See also: AERIBAGO manuals
Atmospheric Emitted Radiance Interferometer (AERI)
AERI (Atmospheric Emitted Radiance Interferometer) is a ground-based instrument that measures downward traveling atmospheric infrared radiation in discrete wavelengths from 3-25 µm. Scientists at CIMSS/SSEC designed this instrument, and continue to build and develop this system for use in research conducted by CIMSS/SSEC and by collaborators, including the Atmospheric Radiation Measurement (ARM) program.
AERI instruments are used to conduct atmospheric temperature/moisture profiling, cloud retrieval, infrared radiance modeling and ocean-land surface remote sensing. Due to the AERI system's high temporal, vertical and spectral resolution (less than 10 minutes, 100 meters, and less than one wavenumber, respectively), the system can provide data for atmospheric stability index monitoring, planetary boundary layer research, mesoscale model initialization, verification, and nowcasting. Ground-based AERI measurements are also used to infer cloud phase, cirrus cloud absorption optical depth, cloud emissivity, and effective particle size.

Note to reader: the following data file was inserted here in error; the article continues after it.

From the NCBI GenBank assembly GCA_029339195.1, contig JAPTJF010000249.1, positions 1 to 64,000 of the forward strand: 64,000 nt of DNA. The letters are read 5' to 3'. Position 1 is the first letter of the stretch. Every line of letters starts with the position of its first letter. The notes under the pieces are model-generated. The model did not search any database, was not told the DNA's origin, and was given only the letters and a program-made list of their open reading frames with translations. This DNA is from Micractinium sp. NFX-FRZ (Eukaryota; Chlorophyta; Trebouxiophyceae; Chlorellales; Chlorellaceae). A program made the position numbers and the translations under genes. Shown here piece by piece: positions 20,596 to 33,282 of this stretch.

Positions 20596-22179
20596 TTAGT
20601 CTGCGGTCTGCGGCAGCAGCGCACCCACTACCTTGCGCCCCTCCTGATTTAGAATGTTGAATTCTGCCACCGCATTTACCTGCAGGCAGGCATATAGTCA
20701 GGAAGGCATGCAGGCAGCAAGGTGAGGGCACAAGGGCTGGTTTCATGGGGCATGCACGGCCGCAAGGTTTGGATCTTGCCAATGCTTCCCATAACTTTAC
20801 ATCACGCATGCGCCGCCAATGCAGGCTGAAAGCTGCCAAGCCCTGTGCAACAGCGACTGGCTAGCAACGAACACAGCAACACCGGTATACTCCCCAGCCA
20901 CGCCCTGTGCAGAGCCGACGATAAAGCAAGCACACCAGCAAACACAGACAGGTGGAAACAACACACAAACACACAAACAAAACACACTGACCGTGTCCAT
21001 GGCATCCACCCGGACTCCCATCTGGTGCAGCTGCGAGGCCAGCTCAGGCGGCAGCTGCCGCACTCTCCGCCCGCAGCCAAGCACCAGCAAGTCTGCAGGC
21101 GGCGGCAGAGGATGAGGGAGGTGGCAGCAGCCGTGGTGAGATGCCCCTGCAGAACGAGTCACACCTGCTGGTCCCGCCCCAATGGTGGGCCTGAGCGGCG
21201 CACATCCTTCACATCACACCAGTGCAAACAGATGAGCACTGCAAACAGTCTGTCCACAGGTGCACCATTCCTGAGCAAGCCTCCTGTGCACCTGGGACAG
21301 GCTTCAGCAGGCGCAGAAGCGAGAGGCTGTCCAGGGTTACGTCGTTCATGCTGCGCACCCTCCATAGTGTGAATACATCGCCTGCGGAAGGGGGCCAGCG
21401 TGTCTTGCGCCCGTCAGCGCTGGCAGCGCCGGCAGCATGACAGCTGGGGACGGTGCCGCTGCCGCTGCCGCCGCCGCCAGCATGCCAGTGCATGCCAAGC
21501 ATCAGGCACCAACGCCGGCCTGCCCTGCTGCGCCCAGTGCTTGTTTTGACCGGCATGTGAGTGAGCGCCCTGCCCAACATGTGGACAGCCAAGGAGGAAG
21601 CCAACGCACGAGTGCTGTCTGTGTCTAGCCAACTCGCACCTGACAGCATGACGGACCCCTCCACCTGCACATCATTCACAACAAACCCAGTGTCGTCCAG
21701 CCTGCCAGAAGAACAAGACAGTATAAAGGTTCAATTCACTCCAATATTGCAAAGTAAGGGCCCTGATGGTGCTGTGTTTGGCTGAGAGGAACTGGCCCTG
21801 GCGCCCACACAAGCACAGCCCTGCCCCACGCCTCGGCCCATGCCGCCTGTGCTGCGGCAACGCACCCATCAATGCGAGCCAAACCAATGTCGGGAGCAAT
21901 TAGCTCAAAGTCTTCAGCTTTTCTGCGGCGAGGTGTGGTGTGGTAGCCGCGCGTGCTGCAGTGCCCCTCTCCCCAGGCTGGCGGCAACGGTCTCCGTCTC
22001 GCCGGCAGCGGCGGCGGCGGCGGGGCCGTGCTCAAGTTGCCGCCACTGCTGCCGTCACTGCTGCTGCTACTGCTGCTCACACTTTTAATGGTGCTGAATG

VAISALA GPS Radiosonde System
The AERIBAGO can deploy balloon-borne Vaisala radiosondes (RS92-SGP) that measure vertical profiles of temperature, humidity and wind. Unlike older radiosondes, this system uses GPS to track the radiosonde, thereby measuring wind speed and direction.
Global Positioning System (GPS) Receiver
GPS instruments are typically used to give location in relation to a constellation of satellites by measuring the delay of time clock signals. An increase in atmospheric water vapor causes an increase in satellite time signal delay because it slows down radio communication signals. This normally manifests itself as small errors in the location derived from the GPS data. If we already have an accurate location measurement, a two week average of GPS location, for instance, then we can use the variations in the delay to calculate the total amount of water vapor in the atmosphere. It is rather complicated in practice since it involves modeling the other atmospheric factors that slow down the radio signal and remapping the results since the GPS satellites are not often directly overhead.
VAISALA Surface Weather Station
The AERIBAGO has a surface weather station mounted on the top of the vehicle, which can measure:
VAISALA 25 km Ceilometer
Standard ceilometer that measures the altitude of the base of overhead clouds.
Last updated: August 2, 2005 by SSEC Webmaster